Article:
SWAPA Prepares for possible strike

WorldTraveler

Corn Field
Dec 5, 2003
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no one ever said otherwise.

not sure who you are directing your comment to, but since my post is right above yours, what I did say is that the reasons for the perceived lack of support from Washington has very little to do with the party in the White House and much more to do with the economic reasons for why Washington is now bowing to labor's agenda.

Airline employees over the past 5 years have fared far better than their peers in the rest of American industry. I am fully aware that airline employees also paid a much higher price than their peers in other industries post 9/11 but there were no provisions then for snapback provisions and the labor environment does not require them.

further, WN employees suffered relatively little compared to their peers at other carriers post 9/11.

The notion that WN employees will find support for any type of job action or public sympathy is a stretch based on ECONOMIC, not political reasons.
 

topDawg

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Nov 23, 2010
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WorldTraveler said:
The reasons are economic and not political
horse crap. this is very much about politics. 
 
I watched something the other day about the African american vote in this country. The guy said the dems don't really do anything for black people because they know they are going to get the majority of the vote no matter what.
The same problems exist with the unions. Obama isn't doing jack **** for labor because he knows that the big trade unions are going to push their money to the left no matter what.  
 
and E, I don't take it to the water cooler for this reason. There are way to many hard core union heads who live in the 1950s who don't want to listen and can't understand history. Obama could piss on their kids faces and they would still support him 100%. Like trying to get WT to say something negative about Delta.....you get more done talking to a brick wall. 
 
700UW said:
Educate yourself on the RLA, its primary function is the prevention of interruption of interstate commerce.

The law was passed before airlines ever exsisted.
and when they fallow the RLA it does work. 
 
but when a labor champion president and his administration shut down every group that tries to go on strike the RLA becomes a friggin turd. (of course its nice that some unions have the back bone to at least try to strike. Others take a BK scope concessions when the company is making profits cough cough IAM)
 
the best thing that could happen to labor for airlines is to get out of the RLA (and all the big unions grow a set of balls)  
 
 
my favorite has been the 9E pilots. NMB wouldn't let them strike because of the effect it would have on Delta. 
 
WorldTraveler said:
The notion that WN employees will find support for any type of job action or public sympathy is a stretch based on ECONOMIC, not political reasons.
and again, the only person who thinks stupid **** like sympathy matter is you. (management 101 though) 
It has nothing to do with sympathy. 
 
times have shown that you can treat labor like complete dog crap (Eastern) and expect them to take cuts that will mean literally nothing to the company because of such piss poor management has run the company into the ground
yet people like you STILL say the unions killed Eastern. The public doesn't know or like you simply doesn't want to know. Unions don't strike for sympathy, never have never will. They 
strike for ECONOMIC reasons. Put down the management textbook and come into the real world WT.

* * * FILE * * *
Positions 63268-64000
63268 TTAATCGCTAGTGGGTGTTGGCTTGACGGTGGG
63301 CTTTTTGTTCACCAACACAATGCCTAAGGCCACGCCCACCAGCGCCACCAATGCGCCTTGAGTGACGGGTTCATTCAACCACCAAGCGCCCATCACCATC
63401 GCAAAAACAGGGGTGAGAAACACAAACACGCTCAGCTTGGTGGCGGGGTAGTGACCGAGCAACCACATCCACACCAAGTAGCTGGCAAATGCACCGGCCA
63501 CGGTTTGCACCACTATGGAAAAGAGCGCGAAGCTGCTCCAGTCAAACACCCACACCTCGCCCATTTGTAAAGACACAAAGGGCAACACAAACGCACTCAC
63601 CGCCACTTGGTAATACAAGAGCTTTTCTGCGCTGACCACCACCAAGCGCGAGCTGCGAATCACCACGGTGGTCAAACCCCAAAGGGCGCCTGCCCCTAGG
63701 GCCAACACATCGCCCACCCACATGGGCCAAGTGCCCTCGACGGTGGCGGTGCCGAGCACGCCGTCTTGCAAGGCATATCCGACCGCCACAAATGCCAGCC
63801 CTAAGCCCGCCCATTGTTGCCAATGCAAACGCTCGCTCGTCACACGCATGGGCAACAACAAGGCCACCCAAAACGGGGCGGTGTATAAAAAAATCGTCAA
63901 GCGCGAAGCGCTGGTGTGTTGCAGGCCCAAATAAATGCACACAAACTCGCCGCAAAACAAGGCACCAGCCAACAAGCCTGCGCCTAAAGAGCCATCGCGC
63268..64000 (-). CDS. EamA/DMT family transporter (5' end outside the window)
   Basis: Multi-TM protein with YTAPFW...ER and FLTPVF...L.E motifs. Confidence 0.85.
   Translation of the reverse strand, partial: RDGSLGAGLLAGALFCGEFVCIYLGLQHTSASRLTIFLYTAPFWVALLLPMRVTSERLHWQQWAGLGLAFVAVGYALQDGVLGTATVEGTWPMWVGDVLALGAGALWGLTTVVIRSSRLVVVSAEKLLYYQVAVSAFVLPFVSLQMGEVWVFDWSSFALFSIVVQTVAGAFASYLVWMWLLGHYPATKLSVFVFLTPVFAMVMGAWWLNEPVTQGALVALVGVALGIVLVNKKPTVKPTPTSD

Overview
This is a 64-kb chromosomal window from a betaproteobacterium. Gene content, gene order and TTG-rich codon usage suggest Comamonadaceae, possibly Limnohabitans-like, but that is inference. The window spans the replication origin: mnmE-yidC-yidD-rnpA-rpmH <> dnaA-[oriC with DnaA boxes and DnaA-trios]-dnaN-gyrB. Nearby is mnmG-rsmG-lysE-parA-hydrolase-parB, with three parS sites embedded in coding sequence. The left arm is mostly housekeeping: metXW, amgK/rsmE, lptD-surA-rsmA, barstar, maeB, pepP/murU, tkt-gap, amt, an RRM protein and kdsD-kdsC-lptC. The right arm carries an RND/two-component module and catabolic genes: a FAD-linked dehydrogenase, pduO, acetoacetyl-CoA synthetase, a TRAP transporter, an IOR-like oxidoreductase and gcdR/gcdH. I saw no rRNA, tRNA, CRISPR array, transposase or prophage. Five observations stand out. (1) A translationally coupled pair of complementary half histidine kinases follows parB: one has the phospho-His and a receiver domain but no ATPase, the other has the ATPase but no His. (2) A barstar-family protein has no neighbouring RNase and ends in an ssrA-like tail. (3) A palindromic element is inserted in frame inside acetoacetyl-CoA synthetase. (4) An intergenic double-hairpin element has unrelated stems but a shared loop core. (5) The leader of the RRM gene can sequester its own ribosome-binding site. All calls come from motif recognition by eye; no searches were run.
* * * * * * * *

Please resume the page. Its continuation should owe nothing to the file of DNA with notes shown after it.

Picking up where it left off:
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WorldTraveler

Corn Field
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I have never said who in totality killed Eastern because it is a complex question and no one person or group can be blamed.

I live in the real world. and the reasons why strikes don't work is because airline labor mgmt. knows that they really don't have much leverage - the same as what the NMB recognizes. When the true unemployment rate in the US is around 15% including people who have left the workforce because they can't find suitable work, labor doesn't have near as much leverage as you think.

The best airline group that should have leverage right now are pilots but no US airline pilot group or in the US or Asia has come up with huge increases in compensation relative ot their peers. WN pilots are paid at the top of the industry and whether you want to admit it or not, the WN culture depends on a well-functioning team and positive employee-employer relationships. WN mgmt. is pushing the limits of that relationship but when operational reliability starts to decline, it takes the public very little time to give up their loyalties. Even pre-merger AA's pilot strike cost AA revenue - which ultimately hurt the company - and provided inroads for competitors.

yes, the public really does have a vote in airline labor issues and they are not terribly inclined to support employee groups who are seeking higher wages than what they get.

that reality is far more real world than you will admit.
 
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700UW

Corn Field
Nov 11, 2003
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Dawg,
 
Your not being honest, what scope concessions did the IAM take outside of bankruptcy?
 
That would be none at PMUS.
 
It took a CBA to be abrogated for US to have the right to farmout HMV and components.
 
Before Chapter 11 there was very little outsourcing, just engine overhaul for the most part, except for JT8s, and Tays, they were done in-house.
 

Kev3188

Veteran
Oct 5, 2003
18,497
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Right in the middle.
topDawg said:
horse crap. this is very much about politics. 
 
I watched something the other day about the African american vote in this country. The guy said the dems don't really do anything for black people because they know they are going to get the majority of the vote no matter what.
The same problems exist with the unions. Obama isn't doing jack #### for labor because he knows that the big trade unions are going to push their money to the left no matter what.